The Fair Debt Collection Practices Act contains a one-year statute of limitations, which runs from “the date on which the violation occurs.” While straightforward as written, federal circuits have been split on whether the limitation period could be tolled by the discovery rule. The Sixth Circuit has repeatedly danced around the issue, without ruling one way or the other.
The Supreme Court put the issue to rest in Rotkiske v. Klemm. Calling an expansive approach to the discovery rule a “bad wine of a recent vintage,” the Court declined to apply the discovery rule to FDCPA actions. The Court effectively stated that the statute says what it means and means what it says. However, the Court punted on the issue of whether the limitation period could be equitably tolled in some circumstances, ruling that the issue hadn’t been preserved for appellate review.
Kevin Rotkiske (the debtor) accused Klemm & Associates (the debt collector) of “sewer service”—a colloquial phrase used to describe a practice in which the debt collector intentionally serves process in a manner designed to prevent the debtor from learning of the debt-collection action, which allows the debt collector to obtain a default judgment (and perhaps a subsequent remedy such as wage garnishment) without ever facing any real defense. Rotkiske alleged that Klemm knowingly served him at an address at which he no longer lived, and someone other than Rotkiske accepted service. Unaware of the debt-collection action, Rotkiske failed to respond and Klemm obtained a default judgment. Rotkiske first learned about the default judgment some five years later when he attempted, unsuccessfully, to obtain a mortgage. Justice Ginsburg noted that “sewer service” amounts to fraud. She, along with Justice Sotomayor, indicated that the outcome may have been different if Rotkiske hadn’t abandoned the equitable-tolling issue.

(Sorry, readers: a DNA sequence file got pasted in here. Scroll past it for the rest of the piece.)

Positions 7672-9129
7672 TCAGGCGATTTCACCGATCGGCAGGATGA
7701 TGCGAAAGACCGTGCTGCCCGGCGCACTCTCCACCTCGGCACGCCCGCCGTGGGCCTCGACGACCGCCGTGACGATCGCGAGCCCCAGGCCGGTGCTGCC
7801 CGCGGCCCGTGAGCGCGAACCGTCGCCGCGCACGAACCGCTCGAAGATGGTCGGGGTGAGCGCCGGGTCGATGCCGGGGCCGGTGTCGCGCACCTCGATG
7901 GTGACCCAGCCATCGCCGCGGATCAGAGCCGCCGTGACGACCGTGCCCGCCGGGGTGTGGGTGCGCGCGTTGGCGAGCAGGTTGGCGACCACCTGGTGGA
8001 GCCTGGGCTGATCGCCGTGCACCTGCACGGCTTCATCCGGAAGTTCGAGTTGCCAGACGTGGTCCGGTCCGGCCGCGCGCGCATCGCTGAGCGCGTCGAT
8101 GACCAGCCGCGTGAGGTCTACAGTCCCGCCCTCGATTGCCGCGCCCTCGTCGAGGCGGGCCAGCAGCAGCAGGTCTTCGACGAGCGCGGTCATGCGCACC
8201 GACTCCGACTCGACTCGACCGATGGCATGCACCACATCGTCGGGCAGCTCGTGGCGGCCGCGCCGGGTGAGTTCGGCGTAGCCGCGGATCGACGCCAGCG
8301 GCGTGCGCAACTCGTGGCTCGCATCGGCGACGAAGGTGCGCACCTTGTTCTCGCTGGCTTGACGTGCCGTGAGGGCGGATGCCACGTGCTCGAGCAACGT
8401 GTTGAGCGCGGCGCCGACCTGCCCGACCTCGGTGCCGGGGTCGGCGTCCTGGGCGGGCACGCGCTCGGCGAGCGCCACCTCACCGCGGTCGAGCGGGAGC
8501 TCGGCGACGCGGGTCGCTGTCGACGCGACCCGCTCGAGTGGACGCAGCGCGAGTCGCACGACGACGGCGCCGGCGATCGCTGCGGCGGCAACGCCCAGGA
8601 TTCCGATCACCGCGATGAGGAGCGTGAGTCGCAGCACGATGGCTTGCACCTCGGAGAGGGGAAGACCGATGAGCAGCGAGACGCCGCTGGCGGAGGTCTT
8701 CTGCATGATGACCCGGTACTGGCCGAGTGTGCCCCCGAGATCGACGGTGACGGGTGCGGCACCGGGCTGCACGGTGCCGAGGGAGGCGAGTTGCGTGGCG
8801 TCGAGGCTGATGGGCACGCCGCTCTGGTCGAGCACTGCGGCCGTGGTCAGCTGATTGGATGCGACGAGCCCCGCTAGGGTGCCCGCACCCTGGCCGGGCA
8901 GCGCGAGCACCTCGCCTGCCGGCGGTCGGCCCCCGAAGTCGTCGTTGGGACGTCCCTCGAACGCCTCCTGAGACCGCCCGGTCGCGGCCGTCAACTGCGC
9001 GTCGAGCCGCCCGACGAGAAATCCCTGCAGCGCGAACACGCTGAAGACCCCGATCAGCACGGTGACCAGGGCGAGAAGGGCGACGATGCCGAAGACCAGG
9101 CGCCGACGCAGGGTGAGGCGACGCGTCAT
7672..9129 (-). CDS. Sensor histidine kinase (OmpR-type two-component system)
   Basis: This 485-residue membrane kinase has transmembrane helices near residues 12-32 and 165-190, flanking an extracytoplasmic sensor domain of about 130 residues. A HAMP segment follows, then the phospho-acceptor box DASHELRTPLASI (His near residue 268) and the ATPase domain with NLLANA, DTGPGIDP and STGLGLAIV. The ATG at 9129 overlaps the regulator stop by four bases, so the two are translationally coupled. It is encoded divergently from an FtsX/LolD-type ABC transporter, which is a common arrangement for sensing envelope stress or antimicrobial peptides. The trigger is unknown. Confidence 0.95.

What this means for Michigan attorneys
The Supreme Court’s decision further protects debt collectors from an already-strict statute of limitations. But the decision also represents a cautionary tale for anyone who conducts “sewer service”—a practice that is unfortunately somewhat common in the debt-collection industry. The limitation period may be tolled if “sewer service” can be proven. But if service passes the smell test, so to speak, the one-year limitation period applies.